In Protz v. Workers' Compensation Appeal Board, 161 A.3d 827 (Pa. 2017), the Pennsylvania Supreme Court ruled that the provisions under which insurance companies could limit the time during which injured workers could receive workers' compensation benefits was unconstitutional. Pursuant to 1996 changes in the Workers' Compensation Act, employers had the right to request that an injured employee undergo an "impairment rating evaluation" to determine whether the employee was more than 50 percent disabled pursuant to guidelines promulgated by the American Medical Association. If the employee was less than 50 percent disabled, the worker would be entitled to no more than 500 additional weeks of wage loss benefits. The Pennsylvania Supreme Court ruled that this provision was unconstitutional and struck it from the Act. The Court did not address the retroactivity of its decision.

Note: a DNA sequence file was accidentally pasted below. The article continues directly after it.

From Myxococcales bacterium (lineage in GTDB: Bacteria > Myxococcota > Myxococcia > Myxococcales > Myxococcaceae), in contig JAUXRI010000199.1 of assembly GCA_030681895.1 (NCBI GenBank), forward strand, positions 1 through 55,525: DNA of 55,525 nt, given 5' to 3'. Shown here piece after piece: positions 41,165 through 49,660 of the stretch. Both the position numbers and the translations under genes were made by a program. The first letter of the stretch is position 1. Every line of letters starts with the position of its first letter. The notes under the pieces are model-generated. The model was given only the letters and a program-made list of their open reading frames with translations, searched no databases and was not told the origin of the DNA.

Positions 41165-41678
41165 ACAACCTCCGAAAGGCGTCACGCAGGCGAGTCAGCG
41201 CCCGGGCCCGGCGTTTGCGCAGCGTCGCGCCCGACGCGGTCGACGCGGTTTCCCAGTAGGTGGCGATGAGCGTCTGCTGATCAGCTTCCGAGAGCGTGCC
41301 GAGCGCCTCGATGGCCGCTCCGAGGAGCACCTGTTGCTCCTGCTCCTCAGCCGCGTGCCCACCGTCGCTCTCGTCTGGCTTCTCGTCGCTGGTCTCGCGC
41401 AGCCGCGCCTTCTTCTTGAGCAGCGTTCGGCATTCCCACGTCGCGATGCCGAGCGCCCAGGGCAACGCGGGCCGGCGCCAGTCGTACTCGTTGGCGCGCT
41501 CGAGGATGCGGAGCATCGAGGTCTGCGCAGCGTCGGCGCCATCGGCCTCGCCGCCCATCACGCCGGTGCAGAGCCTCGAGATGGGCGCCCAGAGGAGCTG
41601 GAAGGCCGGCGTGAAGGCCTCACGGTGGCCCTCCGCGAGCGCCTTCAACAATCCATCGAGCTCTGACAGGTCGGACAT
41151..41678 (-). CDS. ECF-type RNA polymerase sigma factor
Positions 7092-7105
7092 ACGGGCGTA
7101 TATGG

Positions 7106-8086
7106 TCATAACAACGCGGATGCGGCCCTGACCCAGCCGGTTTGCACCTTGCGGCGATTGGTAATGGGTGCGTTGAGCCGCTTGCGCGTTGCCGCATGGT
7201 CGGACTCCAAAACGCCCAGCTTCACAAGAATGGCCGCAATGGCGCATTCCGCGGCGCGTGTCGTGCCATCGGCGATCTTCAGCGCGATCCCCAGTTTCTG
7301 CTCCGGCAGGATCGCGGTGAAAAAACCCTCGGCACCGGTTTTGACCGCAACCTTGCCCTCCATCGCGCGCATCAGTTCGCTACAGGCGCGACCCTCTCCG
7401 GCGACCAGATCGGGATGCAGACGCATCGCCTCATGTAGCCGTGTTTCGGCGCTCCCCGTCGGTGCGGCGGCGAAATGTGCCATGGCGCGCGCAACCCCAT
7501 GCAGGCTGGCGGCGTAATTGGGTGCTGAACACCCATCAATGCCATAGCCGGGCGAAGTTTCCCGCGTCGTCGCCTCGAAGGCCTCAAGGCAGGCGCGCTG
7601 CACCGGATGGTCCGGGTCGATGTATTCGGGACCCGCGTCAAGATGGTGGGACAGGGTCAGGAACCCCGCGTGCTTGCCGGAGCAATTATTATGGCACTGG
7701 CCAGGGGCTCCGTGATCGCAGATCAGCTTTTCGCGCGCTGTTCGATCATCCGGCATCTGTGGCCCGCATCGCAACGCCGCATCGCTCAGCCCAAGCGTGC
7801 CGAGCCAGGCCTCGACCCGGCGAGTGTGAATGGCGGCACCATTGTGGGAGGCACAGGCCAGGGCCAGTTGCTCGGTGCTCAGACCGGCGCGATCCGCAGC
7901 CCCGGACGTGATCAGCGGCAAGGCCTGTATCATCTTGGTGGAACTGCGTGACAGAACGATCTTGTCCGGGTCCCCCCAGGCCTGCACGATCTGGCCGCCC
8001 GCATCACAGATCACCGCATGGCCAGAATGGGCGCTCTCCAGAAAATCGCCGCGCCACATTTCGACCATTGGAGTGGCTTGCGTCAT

In Whitfield v. Workers' Compensation Appeal Board, 208 WL 2701272, --- A.3d --- (Pa. Cmwlth. June 6, 2018), the Commonwealth Court considered whether to grant reinstatement of benefits to an employee whose benefits had been modified pursuant to the unconstitutional provision and who had received all benefits she was entitled to pursuant to her modified status. She filed a petition for reinstatement of her wage loss benefits within 3 years of the date that the insurance company stopped paying benefits. There was no litigation pending, and the parties stipulated that they had not previously raised the constitutionality of the provision. The Commonwealth Court ruled that claimants satisfy their burden by testifying that their prior work-related injuries continue, at which point the burden shifts to the employer to prove to the contrary. In Whitfield, the Court rejected arguments that the claimant was not entitled to benefits because she failed to preserve the issue of constitutionality, that the reinstatement petition was untimely, or that the claimant's request for reinstatement of benefits was barred by res judicata and/or collateral estoppel.